When fibers are utilized, the powder material is sized to fit between the spaced part fibers. The composite material component or components is then coated with a barrier layer which is mutually insoluble with the adhesive on the substrate. In this manner, the barrier layer does not breakdown the adhesive and cause disruption of the composite material component applied thereon.
Any number of layers of adhesive, composite material components and barrier layers can be utilized as part of the inventive preform. The substrate can be a sheet or strip material or can be cylindrical in configuration. The substrate material can be any material which is compatible with the adhesive. Preferred materials include aluminum, polyethylene or teflon as the sheet or strip material and silicon carbide fiber as the cylindrical material.
When manufacturing a preform using the fiber/powder arrangement, the fibers are wound on a drum followed by powder application between the spaced apart fibers. The powder is retained by the adhesive exposed by the spaced apart fibers.
In another aspect of the invention, a preform for making composite materials is disclosed which comprises a substrate, an adhesive layer on the substrate, at least one composite material component on the adhesive and a barrier layer covering the composite material component, the barrier layer and adhesive layer being mutually insoluble.
Preferably, the composite material component is either a powder material or the combination of spaced apart fibers and powders arranged therebetween.
Preferably, the adhesive is a polyisobutylene in a hexane solvent with the barrier layer being made from a polymethylmethacrylate in an acetone solvent.
The substrate can be a sheet or cylindrical structure such as a fiber or wire. When using fiber on a sheet substrate, the preferred construction is the layering of fibers with particles therebetween. The preform can be built up in layers of adhesive, composite material components and barrier layers in any number of layers for subsequent processing into a desired composite material shape. The substrate can be included in the layering process or it can be removed prior to layering depending on the desired application. For example, the substrate may be used as part of the matrix material or merely as a support for the composite material components.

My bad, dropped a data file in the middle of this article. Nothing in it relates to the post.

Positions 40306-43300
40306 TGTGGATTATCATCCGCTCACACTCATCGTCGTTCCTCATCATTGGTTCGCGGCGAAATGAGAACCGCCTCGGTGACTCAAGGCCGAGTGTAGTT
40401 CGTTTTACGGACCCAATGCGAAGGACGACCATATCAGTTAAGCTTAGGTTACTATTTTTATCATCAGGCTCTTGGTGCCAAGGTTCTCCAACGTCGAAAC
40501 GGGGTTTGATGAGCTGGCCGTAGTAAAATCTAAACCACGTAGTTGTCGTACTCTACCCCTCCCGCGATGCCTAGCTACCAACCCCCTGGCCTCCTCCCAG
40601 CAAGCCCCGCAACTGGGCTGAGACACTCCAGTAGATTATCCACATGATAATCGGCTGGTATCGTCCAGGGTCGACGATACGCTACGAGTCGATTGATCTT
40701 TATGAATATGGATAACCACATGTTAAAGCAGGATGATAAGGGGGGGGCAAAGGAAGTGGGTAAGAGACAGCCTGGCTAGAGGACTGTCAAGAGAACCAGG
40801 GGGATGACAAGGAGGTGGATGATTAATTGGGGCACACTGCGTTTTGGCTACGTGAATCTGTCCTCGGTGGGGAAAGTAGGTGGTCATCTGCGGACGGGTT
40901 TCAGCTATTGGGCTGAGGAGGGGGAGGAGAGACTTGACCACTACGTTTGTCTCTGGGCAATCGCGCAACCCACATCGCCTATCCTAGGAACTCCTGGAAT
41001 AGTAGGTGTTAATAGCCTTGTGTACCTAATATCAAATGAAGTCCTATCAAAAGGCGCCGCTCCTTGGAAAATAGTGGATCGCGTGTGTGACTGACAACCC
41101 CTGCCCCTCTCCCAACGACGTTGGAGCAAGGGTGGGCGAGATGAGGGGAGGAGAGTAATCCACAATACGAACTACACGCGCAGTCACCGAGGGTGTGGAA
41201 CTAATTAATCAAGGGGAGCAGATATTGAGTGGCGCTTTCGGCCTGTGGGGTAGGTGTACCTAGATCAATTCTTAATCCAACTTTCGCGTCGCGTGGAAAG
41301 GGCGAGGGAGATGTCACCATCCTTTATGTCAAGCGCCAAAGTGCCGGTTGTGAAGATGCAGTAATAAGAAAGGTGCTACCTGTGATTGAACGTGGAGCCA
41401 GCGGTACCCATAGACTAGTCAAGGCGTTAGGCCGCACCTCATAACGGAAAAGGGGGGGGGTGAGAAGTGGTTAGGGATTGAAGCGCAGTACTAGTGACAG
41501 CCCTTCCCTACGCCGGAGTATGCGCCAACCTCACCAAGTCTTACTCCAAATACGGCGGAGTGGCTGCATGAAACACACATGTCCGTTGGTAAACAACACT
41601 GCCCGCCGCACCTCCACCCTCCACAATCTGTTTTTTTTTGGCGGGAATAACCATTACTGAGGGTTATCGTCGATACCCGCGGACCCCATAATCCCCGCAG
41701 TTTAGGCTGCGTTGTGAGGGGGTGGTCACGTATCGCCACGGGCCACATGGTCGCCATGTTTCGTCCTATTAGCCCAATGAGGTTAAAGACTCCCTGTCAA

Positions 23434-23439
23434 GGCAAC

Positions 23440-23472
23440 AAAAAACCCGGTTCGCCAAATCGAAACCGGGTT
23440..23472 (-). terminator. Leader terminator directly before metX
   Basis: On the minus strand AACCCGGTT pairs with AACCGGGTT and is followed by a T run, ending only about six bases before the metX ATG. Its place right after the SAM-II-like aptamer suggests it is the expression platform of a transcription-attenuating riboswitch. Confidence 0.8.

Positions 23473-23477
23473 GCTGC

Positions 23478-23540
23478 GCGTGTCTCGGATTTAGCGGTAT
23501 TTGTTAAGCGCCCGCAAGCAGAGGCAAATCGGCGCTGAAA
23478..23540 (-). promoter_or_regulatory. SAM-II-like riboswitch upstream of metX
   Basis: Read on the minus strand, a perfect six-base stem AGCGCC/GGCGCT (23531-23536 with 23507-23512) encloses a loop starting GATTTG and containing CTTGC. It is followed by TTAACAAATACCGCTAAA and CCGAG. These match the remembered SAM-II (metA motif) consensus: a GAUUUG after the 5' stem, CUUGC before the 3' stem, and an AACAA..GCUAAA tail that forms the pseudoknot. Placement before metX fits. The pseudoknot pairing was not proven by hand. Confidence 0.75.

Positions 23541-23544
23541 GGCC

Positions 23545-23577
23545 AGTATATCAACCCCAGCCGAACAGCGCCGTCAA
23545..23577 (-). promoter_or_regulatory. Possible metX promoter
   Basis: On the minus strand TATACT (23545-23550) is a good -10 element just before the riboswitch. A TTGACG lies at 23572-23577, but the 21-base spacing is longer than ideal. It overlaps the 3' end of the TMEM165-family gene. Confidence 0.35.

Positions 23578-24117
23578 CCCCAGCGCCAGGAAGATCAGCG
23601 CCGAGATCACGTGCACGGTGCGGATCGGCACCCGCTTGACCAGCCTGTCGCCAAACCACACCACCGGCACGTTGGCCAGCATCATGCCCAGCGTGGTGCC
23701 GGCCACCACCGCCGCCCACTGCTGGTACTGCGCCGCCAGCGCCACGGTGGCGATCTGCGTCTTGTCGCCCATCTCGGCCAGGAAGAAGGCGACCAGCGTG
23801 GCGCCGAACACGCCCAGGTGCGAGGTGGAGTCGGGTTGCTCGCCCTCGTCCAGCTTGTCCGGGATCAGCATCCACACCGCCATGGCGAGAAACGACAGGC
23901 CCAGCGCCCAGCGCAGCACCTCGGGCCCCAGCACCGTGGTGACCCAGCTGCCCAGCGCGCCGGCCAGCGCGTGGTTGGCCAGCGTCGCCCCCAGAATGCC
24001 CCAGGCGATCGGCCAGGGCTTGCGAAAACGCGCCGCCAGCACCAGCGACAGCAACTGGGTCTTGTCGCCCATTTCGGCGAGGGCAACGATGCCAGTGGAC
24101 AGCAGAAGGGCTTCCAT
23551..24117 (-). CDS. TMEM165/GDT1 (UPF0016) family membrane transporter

Reference is now made to the drawings of the invention wherein:
FIG. 1 is a cross-sectional view of an exemplary non-woven mat according to the invention;
FIG. 2 is a schematic representation of an exemplary method of making the inventive preform;
FIG. 3 is a cross-sectional view of a second embodiment of the invention showing a tape cast powder/fiber preform;
FIG. 4 is a cross-sectional view of a third embodiment of the invention showing a tape cast powder preform; and
FIG. 5 is a fourth embodiment of the invention showing a powder coated fiber preform.
The inventive method of making preforms or prepegs for the manufacture of composite materials represents a significant advance over known prior art techniques which are costly, require complex equipment and fail to provide a high quality preform having the desired strengthening component distribution and proper ratios between matrix materials and strengthening components.
According to the invention, in its broadest embodiment, at least one composite material component is applied to an adhesive-coated substrate. A barrier layer is applied over the composite material component, the barrier layer being mutually insoluble with the adhesive on the substrate. Mutual insolubility is intended to mean that none of the components, e.g. the polymer or solvent, of the adhesive are soluble in any of the barrier layer component, e.g. its solvent or polymer, and vice versa.
With the mutual insolubility between the adhesive and the barrier layer, the composite material component applied to the adhesive remains in place during subsequent preform curing and/or other processing. Consequently, the orientation and positioning of a desired composite material component is unaffected in subsequent layering sequences or other composite manufacture-related processing steps.
The composite material component includes any known strengthening element used in reinforced composite materials. Preferably, the composite material component is a filler material such as powders, whiskers, particulate material and fibers of short or extended length. In a more preferred embodiment, the composite material component comprises a first layer of fibers positioned in a spaced-apart relationship with powder material dispersed between the spaced-apart fibers, the powder material being retained in place by the adhesive on the substrate. The fibers and powders are then coated with the barrier layer. In this fashion, the fibers are maintained in their given spacing and the powders adhere to the exposed adhesive between the spaced apart fibers. Any excess powders can be merely brushed away or removed by gravitational forces without the need for expensive or complicated processing techniques.